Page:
The Continuum Company, Inc., Plaintiff-appellant, v. Incepts, Inc., Abs Ventures Ii, and Aba Excelsior Ii,defendants-appellees, 873 F.2d 801 (5th Cir. 1989)Annotate this Case
John W. Bickel, II, Francis B. Majorie, Bickel & Brewer, Dallas, Tex., for plaintiff-appellant.
Hubert Crouch, III, E. Stratton Horres, Jr., Gardere & Wynne, Dallas, Tex., for defendants-appellees.
Appeal from the United States District Court for the Northern District of Texas.
Before RUBIN, GARWOOD, and DAVIS, Circuit Judges.
ALVIN B. RUBIN, Circuit Judge:
The issue is whether a district court order increasing the amount of a bond to be provided for an interlocutory injunction previously issued and dissolving the injunction for failure to post the increased bond should be stayed pending appeal of the order.
The Continuum Company, Inc. sued Incepts, Inc., and others in Texas state court on April 8, 1987, for alleged appropriations of trade secrets, breaches of contract, and breaches of confidential relationships, contending that Incepts had wrongfully used Continuum's computer-software system. In addition to other relief, Continuum sought an injunction to prevent Incepts' use of the software. After an eleven-week hearing, the Texas court issued a temporary injunction against Incepts, granting most of the relief Continuum had sought on the condition that Continuum post a $200,000 bond for any damages Incepts might suffer if it proved the injunction to have been wrongfully issued. The court also set an expedited trial date for April 11, 1988.
Three weeks before that date, Incepts filed a voluntary petition under Chapter 11 of the Bankruptcy Code, thus automatically staying the pending suit. After the bankruptcy judge had lifted the stay, Incepts removed the suit from state to federal court.1
Nine months later Incepts filed a motion in federal district court to dissolve the injunction or, alternatively, to increase the bond from $200,000 to $5,000,000. The district court entered an order increasing the bond to $2,000,000. Thereafter, on March 30, the district court denied a motion to reconsider, and entered an order continuing the injunction in force on the condition that the bond be increased to $2,000,000. The court also ordered that the injunction be dissolved if Continuum did not file the increased bond by April 14, 1989. On April 11, Continuum appealed this order and sought a stay of that part of the order increasing the bond pending the appeal. We granted a stay pending further orders of the court.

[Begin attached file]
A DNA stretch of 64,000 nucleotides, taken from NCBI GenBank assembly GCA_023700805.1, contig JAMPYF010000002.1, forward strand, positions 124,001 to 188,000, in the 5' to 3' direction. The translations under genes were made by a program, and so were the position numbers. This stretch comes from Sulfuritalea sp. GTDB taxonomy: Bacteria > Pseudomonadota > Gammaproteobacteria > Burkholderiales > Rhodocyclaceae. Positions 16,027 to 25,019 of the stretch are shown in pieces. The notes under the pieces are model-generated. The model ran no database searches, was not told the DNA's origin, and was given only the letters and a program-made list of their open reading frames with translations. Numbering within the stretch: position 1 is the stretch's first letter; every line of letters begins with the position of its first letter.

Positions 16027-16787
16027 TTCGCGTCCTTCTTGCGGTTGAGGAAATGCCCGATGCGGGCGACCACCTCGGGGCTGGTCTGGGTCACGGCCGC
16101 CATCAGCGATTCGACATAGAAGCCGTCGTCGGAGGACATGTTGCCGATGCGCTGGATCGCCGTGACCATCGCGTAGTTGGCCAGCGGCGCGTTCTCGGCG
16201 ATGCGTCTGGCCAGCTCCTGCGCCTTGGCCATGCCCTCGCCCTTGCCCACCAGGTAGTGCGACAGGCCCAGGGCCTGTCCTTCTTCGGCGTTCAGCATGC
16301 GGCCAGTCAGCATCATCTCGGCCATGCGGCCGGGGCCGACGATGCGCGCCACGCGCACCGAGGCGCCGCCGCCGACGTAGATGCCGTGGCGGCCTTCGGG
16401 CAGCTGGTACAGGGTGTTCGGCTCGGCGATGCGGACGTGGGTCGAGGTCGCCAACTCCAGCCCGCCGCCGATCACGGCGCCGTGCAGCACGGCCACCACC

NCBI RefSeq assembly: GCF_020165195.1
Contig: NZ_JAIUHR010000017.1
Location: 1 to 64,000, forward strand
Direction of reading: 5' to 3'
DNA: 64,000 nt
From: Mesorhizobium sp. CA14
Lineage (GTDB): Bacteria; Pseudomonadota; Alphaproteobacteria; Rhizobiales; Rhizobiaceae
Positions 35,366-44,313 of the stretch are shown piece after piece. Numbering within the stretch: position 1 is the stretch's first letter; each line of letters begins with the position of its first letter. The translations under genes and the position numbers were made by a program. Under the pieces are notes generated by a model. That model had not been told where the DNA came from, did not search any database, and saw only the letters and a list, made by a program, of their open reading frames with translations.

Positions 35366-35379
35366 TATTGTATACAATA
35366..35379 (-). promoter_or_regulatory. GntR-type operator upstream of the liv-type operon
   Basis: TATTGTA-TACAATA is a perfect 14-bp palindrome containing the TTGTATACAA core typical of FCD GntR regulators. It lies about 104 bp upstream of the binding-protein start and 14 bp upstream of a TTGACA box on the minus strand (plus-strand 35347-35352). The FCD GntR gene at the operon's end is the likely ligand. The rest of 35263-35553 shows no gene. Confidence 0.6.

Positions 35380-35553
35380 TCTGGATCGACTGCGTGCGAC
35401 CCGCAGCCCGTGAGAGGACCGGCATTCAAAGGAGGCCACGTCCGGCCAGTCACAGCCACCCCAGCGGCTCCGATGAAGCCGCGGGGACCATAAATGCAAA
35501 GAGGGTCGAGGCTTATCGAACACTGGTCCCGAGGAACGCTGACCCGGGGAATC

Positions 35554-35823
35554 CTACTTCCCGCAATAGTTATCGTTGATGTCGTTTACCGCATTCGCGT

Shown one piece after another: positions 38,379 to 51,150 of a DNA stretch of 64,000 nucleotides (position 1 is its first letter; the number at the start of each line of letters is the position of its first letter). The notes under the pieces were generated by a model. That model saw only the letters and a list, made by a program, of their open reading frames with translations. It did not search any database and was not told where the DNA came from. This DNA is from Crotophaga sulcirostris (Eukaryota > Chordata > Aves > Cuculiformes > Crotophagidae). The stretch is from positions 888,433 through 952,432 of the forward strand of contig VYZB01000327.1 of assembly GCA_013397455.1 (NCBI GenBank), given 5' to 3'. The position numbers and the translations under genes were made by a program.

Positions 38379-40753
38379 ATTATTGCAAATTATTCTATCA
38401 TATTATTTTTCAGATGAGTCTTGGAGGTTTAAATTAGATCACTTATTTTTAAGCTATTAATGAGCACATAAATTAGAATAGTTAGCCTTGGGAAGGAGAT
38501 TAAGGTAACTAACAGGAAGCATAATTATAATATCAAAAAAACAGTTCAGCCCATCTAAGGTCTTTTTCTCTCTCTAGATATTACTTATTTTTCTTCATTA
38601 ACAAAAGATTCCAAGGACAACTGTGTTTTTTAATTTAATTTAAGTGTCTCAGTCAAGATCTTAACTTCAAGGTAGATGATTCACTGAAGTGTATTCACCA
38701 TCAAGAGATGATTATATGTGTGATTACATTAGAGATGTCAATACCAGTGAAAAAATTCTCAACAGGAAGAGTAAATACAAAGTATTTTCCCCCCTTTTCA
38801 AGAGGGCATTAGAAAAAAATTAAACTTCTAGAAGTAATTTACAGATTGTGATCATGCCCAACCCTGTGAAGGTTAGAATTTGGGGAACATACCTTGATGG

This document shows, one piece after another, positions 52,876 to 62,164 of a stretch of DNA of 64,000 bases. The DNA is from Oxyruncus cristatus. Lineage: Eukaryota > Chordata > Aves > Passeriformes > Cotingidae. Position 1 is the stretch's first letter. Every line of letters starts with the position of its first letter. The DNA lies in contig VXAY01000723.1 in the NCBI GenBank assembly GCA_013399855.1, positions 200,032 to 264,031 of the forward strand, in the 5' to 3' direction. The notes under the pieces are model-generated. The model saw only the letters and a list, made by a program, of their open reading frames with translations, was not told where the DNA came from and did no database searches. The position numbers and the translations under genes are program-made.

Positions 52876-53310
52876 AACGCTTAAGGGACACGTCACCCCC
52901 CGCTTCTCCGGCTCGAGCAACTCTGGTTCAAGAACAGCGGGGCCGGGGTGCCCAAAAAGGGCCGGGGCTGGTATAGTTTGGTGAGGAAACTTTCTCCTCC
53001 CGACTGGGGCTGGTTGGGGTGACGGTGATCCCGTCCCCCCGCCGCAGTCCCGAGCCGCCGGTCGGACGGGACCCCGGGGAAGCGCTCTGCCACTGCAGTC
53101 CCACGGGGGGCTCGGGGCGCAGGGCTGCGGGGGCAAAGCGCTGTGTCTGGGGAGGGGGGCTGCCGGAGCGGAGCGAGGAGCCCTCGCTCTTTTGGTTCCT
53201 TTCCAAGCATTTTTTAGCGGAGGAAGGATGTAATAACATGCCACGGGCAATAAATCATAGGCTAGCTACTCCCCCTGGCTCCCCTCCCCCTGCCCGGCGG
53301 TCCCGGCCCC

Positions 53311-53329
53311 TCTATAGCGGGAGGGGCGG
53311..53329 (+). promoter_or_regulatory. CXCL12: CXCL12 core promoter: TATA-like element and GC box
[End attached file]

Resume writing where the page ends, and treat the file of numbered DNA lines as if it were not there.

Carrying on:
Although the parties have addressed only the question of the appealability of that part of the order increasing the amount of the bond, the entire March 30 order, which also dissolves the injunction, has now taken effect. Continuum appealed this entire order and we, therefore, review all of its provisions, including its dissolution of the injunction. Accordingly, the court has jurisdiction over the appeal pursuant to the provisions of 28 U.S.C. § 1292(a) (1), and the motion to dismiss the appeal for lack of jurisdiction is denied.
Fed.R.Civ.Proc. 65(c) provides that a bond must be posted before a federal court may issue an interlocutory injunction and that the enjoined defendant may recover on the bond if a court later determines that it was "wrongfully enjoined." This bond requirement serves two functions: (1) it assures the enjoined party that it may readily collect damages from the funds posted or the surety provided in the event that it was wrongfully enjoined, without further litigation and without regard to the possible insolvency of the assured,2 and (2) it provides the plaintiff with notice of the maximum extent of its potential liability, since the amount of the bond "is the limit of the damages the defendant can obtain for a wrongful injunction, ... provided the plaintiff was acting in good faith."3 The bond can thus be viewed as a contract in which the court and plaintiff "agree" to the bond amount as the "price" of a wrongful injunction.4
While a district court's failure to require the posting of a bond or other security constitutes grounds for reversal of the injunction,5 some courts have waived the security requirement when they have found that the plaintiff was financially responsible6 or was very likely to succeed on the merits.7 Courts that have waived the bond requirement have apparently assumed that, should the plaintiff later lose on the merits, the defendant may recover the damages inflicted by the injunction. That assumption was rendered doubtful, however, by the Supreme Court's declaration in W.R. Grace & Co. v. Local Union 759 that " [a] party injured by the issuance of an injunction later determined to be erroneous has no action for damages in the absence of a bond."8